The eighth edition of the Asean Para Games (APG) has barely begun, but it has already been hailed as a game-changer for disability sports in the region.
The level of government support, community outreach initiatives and organisation and planning have already set the Singapore APG apart from its predecessors, noted Asean Para Sports Federation (APSF) president Zainal Abu Zarin.
The 74-year-old Malaysian, who was responsible for the launch of the inaugural Games in 2001, told The Straits Times: "Singapore has not only raised the benchmark, it has become the terms of reference for other countries in the future."
Held in Singapore for the first time and with a budget of $75 million, the Dec 3-9 APG will feature about 1,200 athletes and officials across a record 15 sports.
Said APG organising committee chairman Lim Teck Yin: "We did surveys which showed not many people were comfortable watching as they didn't know how to approach or engage with an athlete with disability.
"So it was critical for us when planning to have greater engagement and help people understand the Games and the athletes themselves."
Such efforts, including yesterday's launch of the inaugural APG Symposium on Sport for Inclusion, have received praise - not just from the other nine participating countries, but also the wider sporting fraternity.
Said American Scout Bassett, an amputee and multiple para-triathlon world championship medallist: "What you guys have done here, to get the word out about this Para Games, is unreal. The hype you've created is greater than anything I've seen back home."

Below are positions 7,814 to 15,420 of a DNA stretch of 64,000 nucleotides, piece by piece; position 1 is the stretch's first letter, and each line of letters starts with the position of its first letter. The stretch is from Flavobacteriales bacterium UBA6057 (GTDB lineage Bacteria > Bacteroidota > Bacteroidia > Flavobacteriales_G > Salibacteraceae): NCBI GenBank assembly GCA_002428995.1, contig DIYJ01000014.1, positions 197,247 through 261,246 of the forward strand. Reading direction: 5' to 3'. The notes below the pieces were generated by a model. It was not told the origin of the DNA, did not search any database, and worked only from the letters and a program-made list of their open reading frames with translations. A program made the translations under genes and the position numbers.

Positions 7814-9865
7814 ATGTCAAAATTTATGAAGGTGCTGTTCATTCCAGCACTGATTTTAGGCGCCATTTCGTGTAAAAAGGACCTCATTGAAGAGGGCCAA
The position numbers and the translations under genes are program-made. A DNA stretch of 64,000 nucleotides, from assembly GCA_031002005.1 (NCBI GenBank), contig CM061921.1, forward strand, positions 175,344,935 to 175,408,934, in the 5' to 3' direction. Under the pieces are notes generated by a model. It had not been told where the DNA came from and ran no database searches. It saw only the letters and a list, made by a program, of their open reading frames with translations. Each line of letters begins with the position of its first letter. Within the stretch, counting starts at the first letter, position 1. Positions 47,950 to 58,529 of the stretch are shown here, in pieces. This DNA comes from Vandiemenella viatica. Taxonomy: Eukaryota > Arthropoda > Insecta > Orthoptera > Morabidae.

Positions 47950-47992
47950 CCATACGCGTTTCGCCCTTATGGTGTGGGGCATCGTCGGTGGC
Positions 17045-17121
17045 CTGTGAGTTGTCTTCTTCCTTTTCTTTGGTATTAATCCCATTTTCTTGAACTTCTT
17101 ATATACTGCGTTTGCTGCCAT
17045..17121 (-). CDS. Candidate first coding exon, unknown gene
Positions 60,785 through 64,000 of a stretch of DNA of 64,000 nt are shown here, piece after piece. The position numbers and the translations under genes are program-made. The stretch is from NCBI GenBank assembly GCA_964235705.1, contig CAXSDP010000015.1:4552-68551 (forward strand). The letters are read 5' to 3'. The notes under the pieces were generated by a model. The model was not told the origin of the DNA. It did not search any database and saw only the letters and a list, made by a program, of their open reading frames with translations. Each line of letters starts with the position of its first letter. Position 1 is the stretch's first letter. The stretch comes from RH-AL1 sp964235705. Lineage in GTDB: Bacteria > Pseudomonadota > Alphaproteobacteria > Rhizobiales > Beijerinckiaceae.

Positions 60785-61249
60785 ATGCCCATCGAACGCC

Datuk Zainal also hailed the use of social media to reach out and connect with a younger audience, in addition to the transmission of tonight's sold-out opening ceremony at the Singapore Indoor Stadium.
It is the first time that the ceremony will be broadcast live in Malaysia, Thailand and the Philippines. The majority of the 300-plus events during the seven-day competition will also be available for live online streaming.
Noted Datuk Zainal: "This is the start of something extraordinary for our movement to promote disability sports."
The next step would be to see a para-athlete compete at the SEA Games, said the veteran administrator, who previously headed the Asian Paralympic Committee and his country's Paralympic Council.
"There are only a limited number of sports, like maybe archery, shooting or running, where this could happen, but it would send a powerful message to everyone that para-athletes are no different."